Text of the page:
The most important air pollutants relating to the waste sector are dioxins and furans (the waste sector accounted for 16% of total emissions in 2019), mercury (7%), zinc (7%), arsenic (5%), and particulate matter (PM2.5 3% and PM10 4%, BC 6%). The figure below shows the emissions of major air pollutants as a percentage of total national emissions.
Figure 1. Air pollutants emitted in the waste sector as a percentage of total national emission
Within the waste sector emissions are distributed differently between subsectors. The below figure shows the air pollutants where more than 1% of the total national emissions come from the waste sector.
Figure 2. Air pollutant emissions from the waste sector by pollutants and subsectors
In case of managed waste disposal, waste is disposed in landfills where it is compacted and covered. Under these circumstances anaerobic degradation occurs during which mostly methane and carbon dioxide is emitted. Landfills also emit non-methane volatile organic compounds (NMVOCs). NMVOC emissions are calculated on the basis of methane emissions. Emissions have a decreasing trend as the amount of waste landfilled has been significantly decreasing since 2005.
Waste incineration subsector covers only emissions from thermal waste treatment without energy recovery (mainly hazardous waste incineration). Emissions from waste incineration for energy purposes are allocated to the energy sector. Waste incineration in a closed combustion chamber mainly generates NMVOC, lead, cadmium and mercury emissions.
Open burning of waste category includes the open-air incineration of garden waste, orchard and vine pruning and slash from forestry operations. The incineration of garden waste has been banned in many settlements in the recent years. Due to the rules and regulations of the EU subsidies and the domestic law incineration of pruning has also a decreasing trend. The practice of slash burning has not changed significantly in the last decade. Open burning is a source of particulate matter emissions as well as emissions of carbon monoxide, lead, cadmium, arsenic, zinc, dioxin and furan. The figure below shows the trend of particulate matter emissions (PM10) from open burning and the amount of waste open burned between 1985 and 2019.
Figure 3. PM10 emissions from open burning of waste
Emissions from cremation of dead bodies and from car and house fires are also accounted for in the waste sector. Cremation is source of mercury emissions. Car and house fires lead to dioxin and furan, cadmium, mercury, arsenic, lead, and particulate matter emissions.
Air pollutant emissions from biological treatment of solid waste and wastewater treatment and discharge are not significant.
This section discusses the emissions from solid waste disposal (CH4), biological treatment of solid waste including composting and anaerobic digestion at biogas facilities (CH4, N2O), waste incineration (CO2, CH4, and N2O), and domestic and industrial wastewater treatment (CH4 and N2O). One peculiarity of the sector is that most part of the carbon-dioxide emissions is generated from biological (biogenic) sources and this CO2 emissions are either reported as carbon stock change in the Land Use sector or do not need to be accounted for.
The waste sector with 3,436.7 Gg CO2 equivalent represented 5% of total national GHG emissions in 2019. The largest category was solid waste disposal on land, representing 85% in 2019, followed by wastewater treatment and discharge (9%), biological treatment of solid waste (5%), and incineration of waste without energy recovery (1%). In contrast with other sectors, emissions from the waste sector are slightly higher now than in the base year. However, the growth in emissions stopped in the last decade, and a reduction of 18% could be observed between 2005 and 2019.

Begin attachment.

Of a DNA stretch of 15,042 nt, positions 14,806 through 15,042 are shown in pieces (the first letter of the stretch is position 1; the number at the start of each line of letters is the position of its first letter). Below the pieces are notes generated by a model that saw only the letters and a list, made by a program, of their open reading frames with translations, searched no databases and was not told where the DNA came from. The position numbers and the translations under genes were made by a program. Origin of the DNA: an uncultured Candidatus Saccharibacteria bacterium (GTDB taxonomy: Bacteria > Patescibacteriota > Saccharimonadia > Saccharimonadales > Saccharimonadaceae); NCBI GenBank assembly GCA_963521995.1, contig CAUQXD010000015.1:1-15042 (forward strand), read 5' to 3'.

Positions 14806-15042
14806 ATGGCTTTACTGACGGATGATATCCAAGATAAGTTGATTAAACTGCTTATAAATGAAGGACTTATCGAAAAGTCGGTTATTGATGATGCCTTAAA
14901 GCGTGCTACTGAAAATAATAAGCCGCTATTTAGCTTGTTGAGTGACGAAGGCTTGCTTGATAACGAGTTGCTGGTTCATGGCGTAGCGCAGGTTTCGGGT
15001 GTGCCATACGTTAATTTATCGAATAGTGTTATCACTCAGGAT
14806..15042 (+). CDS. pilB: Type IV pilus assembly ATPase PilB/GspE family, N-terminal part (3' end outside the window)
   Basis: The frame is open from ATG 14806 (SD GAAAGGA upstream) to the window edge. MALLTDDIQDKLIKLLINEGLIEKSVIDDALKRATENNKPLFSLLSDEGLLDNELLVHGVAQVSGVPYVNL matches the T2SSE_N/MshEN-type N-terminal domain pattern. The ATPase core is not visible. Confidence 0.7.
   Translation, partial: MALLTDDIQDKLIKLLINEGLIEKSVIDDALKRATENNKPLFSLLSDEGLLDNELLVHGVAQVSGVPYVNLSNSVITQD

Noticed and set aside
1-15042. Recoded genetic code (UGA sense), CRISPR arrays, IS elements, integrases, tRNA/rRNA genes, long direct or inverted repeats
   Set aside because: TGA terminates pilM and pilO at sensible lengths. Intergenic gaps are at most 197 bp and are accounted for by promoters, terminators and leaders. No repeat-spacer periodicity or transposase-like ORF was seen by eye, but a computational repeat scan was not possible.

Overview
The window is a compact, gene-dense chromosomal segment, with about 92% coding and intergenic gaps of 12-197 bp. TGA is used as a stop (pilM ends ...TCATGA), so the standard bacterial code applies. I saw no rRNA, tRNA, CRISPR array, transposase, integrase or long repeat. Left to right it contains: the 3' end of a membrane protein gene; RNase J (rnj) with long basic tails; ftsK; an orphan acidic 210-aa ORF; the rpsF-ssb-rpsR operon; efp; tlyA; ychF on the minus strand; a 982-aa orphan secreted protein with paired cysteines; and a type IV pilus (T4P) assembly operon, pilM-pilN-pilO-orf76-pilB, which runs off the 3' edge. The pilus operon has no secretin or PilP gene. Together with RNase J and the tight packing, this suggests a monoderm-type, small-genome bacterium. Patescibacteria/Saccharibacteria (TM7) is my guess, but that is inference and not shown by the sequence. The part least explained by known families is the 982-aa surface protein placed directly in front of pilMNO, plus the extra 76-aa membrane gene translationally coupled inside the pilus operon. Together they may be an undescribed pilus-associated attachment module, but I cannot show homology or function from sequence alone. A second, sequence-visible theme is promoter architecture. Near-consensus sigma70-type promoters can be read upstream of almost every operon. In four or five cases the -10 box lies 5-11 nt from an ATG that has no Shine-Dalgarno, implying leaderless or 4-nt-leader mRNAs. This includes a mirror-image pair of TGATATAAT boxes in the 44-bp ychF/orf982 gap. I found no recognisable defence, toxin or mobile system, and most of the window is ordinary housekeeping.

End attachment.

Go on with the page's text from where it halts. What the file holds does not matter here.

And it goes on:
The trend of emissions of the different categories in waste sector is summarized in the below figure.
Figure 1. Emissions from the waste sector
A major but decreasing part of municipal solid wastes (MSW) is treated by managed disposal and a smaller part by reuse, incineration or other means. The average specific municipal household waste generation rate decreased from 1.3 to 1.0 kg/capita/day in the last few years. The total amount of MSW was 3,791 Gg in 2019. Out of this 36% was recovered by recycling and composting, 14% was incinerated for energy purposes, and 51% went to landfills.
Main trends in municipal waste handling are shown in the figure below.
Figure 2. Main trends in municipal waste handling
The degradation process in solid waste disposal sites is quite slow which means that waste that were disposed many years earlier have still an influence on current emission levels. However, the amount of disposed waste had dropped significantly since 2005 (e.g. landfilled municipal waste decreased by 50%) consequently methane emissions started to decrease as well.
Figure 3. Amount of disposed waste and the resulting methane emissions
GHG emissions from wastewater handling have a pronounced decreasing trend due to a growing number of dwellings connected to the public sewerage network. These trends are shown in the figure below.
Figure 4. Domestic wastewater treatment and the resulting methane emissions
As tertiary treatment became the dominant technology in wastewater treatment N2O emissions also show a decreasing trend.
Biological treatment of solid waste (including composting and anaerobic digestion at biogas facilities) is a source of methane and N2O emissions.
Waste incineration subsector covers only emissions from thermal waste treatment without energy recovery (mainly hazardous waste incineration). Emissions from waste incineration for energy purposes are allocated to the energy sector. During waste incineration, mainly CO2 is emitted out of which only the fossil part contributes to the total emissions. Methane emissions are insignificant and N2O generation is also minimal.